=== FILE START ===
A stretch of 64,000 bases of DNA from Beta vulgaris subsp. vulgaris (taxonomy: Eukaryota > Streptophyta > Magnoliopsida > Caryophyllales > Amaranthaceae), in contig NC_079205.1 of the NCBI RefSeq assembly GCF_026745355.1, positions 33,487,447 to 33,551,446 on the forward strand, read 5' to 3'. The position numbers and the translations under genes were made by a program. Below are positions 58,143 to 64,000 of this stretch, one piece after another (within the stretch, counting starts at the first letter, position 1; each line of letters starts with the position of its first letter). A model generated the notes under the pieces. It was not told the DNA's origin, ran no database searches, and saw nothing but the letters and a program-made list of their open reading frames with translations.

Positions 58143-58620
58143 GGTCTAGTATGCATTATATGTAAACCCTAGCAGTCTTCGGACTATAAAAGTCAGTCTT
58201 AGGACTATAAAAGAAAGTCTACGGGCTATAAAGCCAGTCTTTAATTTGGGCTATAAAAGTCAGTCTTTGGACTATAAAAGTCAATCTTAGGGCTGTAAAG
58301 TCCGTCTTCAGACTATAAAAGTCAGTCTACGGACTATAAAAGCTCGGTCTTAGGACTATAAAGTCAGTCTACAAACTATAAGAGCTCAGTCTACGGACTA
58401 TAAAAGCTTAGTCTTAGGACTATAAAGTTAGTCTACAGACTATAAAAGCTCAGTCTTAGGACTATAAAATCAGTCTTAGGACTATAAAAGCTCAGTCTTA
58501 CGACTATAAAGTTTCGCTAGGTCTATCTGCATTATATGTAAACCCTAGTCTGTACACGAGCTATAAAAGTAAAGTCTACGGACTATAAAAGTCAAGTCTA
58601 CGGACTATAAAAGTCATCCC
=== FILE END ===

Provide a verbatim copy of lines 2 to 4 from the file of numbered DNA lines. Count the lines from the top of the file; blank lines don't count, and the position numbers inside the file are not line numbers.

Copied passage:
Positions 58143-58620
58143 GGTCTAGTATGCATTATATGTAAACCCTAGCAGTCTTCGGACTATAAAAGTCAGTCTT
58201 AGGACTATAAAAGAAAGTCTACGGGCTATAAAGCCAGTCTTTAATTTGGGCTATAAAAGTCAGTCTTTGGACTATAAAAGTCAATCTTAGGGCTGTAAAG